An analysis of an Ising-like agent based model of lung inflammation and fibrosis in response to particulate matter using a Netlogo v6.0 platform

Date of Publication


Document Type

Bachelor's Thesis

Degree Name

Bachelor of Science in Premed Physics


College of Science



Thesis Adviser

Al Rey Villagracia

John Isaac Enriquez

Defense Panel Chair

Romeric Pobre

Maria Carla F. Manzano

Defense Panel Member

Gil Nonato Santos

Maria Carla F. Manzano


This study investigated on the relationship between lung tissue state and inhalation of particulate matter using an agent-based Ising-like model. A simulation was made to mimic lung interaction using agents (dendritic cells, macrophages, and fibroblasts, and particulate matter) subjected to varying degree exposures (10,15, and 20) to measure the amounts of proinflammatory cytokine (TNF-alpha), anti-inflammatory cytokine (TGF-beta), and collagen. Exposure was introduced to the system with 100 tick time intervals for 50 repetitions. Results demonstrated three lung tissue states in relation to degree exposure. Three lung tissue states were observed to be independent of addition of dendritic cells. These states were characterized as (1) return to baseline, (2) elevated levels of inflammation and fibrosis, and (3) extreme tissue damage and fibrosis. The mean total energy of the system for the return to baseline tissue state and elevated levels of inflammation and fibrosis state yielded the range of 0.65- 1.005 and 0.54-0.71 PM · Macrophage spin, respectively. The extreme tissue damage and fibrosis states yielded mean total energy values less than -0.002. Magnetization for degree exposure 10 was 99% (-), while degree exposure 15 and 20 were 72% and 93% (+) throughout the simulation. The use of in silico models for lung tissue modeling yielded similar results as in vivo and in vitro models with the advantage of a highly controlled system. The addition of the Ising model was able to calculate the energy to determine lung tissue state. The author recommends the addition of a calibrated temperature system to accompany the Ising model as well as a variation in the amount of dendritic cells to be added for future studies. The author also recommends further study on differentiating inflammation and fibrosis using the obtained energy of the system as well as the magnetization.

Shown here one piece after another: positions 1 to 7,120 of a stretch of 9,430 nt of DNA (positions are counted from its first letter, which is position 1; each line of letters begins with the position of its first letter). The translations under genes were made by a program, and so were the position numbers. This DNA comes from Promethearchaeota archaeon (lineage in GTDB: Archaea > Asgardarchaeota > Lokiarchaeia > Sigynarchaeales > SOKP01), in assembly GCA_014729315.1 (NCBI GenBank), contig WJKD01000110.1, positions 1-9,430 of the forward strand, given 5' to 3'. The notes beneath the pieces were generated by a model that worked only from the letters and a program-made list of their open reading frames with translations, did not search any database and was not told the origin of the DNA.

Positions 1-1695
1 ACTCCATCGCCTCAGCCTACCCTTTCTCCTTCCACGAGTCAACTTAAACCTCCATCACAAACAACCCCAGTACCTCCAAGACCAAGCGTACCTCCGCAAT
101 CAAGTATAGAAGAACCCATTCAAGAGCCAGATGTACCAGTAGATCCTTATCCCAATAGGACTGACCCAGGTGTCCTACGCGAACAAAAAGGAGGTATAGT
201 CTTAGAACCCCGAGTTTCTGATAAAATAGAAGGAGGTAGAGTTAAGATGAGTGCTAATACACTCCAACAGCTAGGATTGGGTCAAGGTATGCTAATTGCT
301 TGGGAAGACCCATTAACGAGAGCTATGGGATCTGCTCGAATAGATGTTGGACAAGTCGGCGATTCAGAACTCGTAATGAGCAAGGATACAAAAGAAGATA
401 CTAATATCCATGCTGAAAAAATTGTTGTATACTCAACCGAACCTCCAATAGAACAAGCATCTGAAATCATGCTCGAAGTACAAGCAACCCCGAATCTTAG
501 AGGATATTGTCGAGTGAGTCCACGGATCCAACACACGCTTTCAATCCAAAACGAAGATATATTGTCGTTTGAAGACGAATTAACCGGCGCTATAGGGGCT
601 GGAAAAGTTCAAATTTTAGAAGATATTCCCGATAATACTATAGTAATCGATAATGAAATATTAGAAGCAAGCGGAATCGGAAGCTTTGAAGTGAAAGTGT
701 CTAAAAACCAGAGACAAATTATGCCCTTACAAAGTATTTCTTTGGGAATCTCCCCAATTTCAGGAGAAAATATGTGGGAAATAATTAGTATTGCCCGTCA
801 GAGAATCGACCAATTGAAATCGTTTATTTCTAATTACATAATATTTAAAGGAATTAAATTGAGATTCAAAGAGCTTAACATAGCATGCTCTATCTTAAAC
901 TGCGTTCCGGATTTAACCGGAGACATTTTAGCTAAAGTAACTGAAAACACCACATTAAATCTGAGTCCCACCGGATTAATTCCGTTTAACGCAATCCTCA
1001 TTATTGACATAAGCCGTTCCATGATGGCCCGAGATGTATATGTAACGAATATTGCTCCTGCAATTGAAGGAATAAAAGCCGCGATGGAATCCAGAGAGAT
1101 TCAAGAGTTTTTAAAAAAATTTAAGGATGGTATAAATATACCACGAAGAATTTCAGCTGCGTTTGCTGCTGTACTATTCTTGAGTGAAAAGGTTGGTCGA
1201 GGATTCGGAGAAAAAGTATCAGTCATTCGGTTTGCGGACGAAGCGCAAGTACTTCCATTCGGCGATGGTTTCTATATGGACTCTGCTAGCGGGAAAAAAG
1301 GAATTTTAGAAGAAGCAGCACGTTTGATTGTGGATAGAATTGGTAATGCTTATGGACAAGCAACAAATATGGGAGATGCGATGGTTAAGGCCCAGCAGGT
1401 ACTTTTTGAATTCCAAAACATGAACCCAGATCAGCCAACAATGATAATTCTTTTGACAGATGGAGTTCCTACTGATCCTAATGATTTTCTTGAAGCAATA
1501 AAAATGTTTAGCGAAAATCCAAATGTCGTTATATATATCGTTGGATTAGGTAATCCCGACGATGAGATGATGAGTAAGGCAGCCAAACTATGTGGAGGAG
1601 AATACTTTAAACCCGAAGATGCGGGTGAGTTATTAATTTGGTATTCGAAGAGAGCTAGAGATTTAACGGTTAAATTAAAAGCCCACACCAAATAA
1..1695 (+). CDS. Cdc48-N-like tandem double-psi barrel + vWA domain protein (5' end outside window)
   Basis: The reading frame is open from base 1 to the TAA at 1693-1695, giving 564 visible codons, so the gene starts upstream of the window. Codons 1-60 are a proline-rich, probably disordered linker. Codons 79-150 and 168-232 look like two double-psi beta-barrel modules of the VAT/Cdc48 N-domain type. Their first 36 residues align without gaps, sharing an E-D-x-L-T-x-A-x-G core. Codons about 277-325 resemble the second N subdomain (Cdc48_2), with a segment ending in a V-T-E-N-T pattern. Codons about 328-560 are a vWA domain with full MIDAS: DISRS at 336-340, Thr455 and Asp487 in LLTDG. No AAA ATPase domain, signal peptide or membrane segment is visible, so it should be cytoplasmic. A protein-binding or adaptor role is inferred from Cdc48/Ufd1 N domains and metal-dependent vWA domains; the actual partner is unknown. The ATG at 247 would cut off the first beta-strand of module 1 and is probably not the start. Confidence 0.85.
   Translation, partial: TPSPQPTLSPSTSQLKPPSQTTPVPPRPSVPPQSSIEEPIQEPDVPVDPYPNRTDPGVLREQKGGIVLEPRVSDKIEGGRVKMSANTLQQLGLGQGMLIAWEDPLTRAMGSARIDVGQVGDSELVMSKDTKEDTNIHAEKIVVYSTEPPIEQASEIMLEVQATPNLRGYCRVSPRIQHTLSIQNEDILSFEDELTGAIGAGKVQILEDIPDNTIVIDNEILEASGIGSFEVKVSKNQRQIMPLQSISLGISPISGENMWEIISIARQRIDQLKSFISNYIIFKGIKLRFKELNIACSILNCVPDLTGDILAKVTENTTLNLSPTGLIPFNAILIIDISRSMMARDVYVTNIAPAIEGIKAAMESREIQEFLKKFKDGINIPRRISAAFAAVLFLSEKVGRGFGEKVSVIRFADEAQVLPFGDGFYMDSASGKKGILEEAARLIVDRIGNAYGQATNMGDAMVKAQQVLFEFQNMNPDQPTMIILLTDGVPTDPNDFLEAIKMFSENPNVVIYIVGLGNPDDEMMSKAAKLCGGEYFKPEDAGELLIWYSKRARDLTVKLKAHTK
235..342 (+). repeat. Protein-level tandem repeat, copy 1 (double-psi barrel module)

Abstract Format






Accession Number


Shelf Location

Archives, The Learning Commons, 12F, Henry Sy Sr. Hall

Physical Description

xxiii, 118 leaves : illustrations (some color) ; 28 cm. + 1 computer disc ; 4 3/4 in.


Atmospheric aerosols; Lung--Fibrosis; Pulmonary fibrosis

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